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Borrowers who had their loans discharged through Public Service Loan Forgiveness or were on track for cancellation saw improved credit scores and higher rates of homeownership, a new report found.

Researchers at University of Memphis and the University of Michigan surveyed borrowers in the program to examine how remaining repayments and debt relief affect a person’s savings, credit score or homeownership, and well-being as measured by financial stress, psychological distress, life satisfaction and job satisfaction. The paper, released Tuesday in partnership with the Student Borrower Protection Center, is an initial analysis of the first round of survey, which was conducted from August to September 2022.

About 84 percent of those surveyed who had their loans forgiven were homeowners as well as 64 percent of those in repayment. Credit scores were higher for those who had their loans discharged. The researchers didn’t find a strong relationship between remaining repayments or forgiveness and savings, either for retirement or not.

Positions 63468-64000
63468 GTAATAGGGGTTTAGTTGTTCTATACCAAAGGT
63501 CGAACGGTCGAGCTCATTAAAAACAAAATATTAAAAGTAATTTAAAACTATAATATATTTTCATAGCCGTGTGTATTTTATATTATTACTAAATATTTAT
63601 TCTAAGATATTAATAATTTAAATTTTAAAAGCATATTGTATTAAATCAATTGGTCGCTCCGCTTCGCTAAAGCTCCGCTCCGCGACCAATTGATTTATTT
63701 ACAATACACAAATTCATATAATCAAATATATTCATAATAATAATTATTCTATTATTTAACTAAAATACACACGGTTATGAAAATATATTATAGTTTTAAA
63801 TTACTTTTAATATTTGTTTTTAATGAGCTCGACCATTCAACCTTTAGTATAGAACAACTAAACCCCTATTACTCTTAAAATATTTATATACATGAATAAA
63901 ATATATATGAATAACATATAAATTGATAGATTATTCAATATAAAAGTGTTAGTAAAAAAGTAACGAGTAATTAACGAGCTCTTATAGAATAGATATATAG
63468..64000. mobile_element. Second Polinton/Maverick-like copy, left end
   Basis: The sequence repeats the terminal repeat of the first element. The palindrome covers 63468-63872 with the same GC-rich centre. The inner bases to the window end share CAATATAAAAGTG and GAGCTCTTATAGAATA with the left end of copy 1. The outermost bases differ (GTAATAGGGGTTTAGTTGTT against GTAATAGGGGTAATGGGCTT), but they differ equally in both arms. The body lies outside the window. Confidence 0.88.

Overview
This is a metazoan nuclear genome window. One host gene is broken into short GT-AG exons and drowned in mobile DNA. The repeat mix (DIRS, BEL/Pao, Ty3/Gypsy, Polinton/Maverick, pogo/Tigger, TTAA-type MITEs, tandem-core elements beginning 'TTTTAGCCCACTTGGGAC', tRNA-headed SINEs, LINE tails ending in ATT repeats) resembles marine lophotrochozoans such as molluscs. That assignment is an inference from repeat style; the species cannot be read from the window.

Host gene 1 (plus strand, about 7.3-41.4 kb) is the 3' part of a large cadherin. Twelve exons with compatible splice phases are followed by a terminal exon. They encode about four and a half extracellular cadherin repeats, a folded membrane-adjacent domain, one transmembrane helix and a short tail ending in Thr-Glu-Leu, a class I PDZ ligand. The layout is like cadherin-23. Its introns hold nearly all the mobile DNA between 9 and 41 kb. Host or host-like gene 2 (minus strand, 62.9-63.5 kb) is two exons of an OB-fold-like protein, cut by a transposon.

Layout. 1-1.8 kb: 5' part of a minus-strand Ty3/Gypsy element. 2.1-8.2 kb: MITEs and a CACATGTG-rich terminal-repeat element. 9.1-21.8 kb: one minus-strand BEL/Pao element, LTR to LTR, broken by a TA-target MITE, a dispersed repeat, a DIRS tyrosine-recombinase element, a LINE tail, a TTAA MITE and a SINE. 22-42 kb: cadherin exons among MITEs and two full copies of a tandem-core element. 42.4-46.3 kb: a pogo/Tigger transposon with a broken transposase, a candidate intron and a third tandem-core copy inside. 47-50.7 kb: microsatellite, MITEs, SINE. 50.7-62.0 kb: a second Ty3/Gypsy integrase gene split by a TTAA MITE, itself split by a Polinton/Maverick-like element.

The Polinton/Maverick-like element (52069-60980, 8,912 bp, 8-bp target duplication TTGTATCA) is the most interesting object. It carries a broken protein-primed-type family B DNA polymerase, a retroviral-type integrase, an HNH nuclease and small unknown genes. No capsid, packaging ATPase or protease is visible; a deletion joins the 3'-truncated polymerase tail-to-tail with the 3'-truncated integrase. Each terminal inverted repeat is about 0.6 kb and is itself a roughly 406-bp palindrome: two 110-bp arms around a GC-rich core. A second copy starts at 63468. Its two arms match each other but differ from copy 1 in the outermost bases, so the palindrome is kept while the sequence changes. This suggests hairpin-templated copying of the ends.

“There were no strong trends between remaining payments and forgiveness and reports of suicidal thoughts, drinking alone, or non-prescription drug use,” the report says. “However, evidence suggests that those with 37-60 payments remaining could use additional socioemotional supports.”

Researchers did find that borrowers several years away from forgiveness showed “concerning levels of risky behaviors and may need added supports.”

The Public Service Loan Forgiveness program began in 2007 as a way for individuals working at a nonprofit or in a government job to have their federal student loans forgiven after making payments for 10 years. However, borrowers rarely had their debts forgiven through the program because of a myriad of issues. The U.S. Department of Education’s fixes for the program will go into effect July 1.

“These preliminary findings help us better understand the benefits of realized debt cancellation and underscore the need to ensure that borrowers within PSLF enjoy reliable pathways to promised debt relief,” the report says.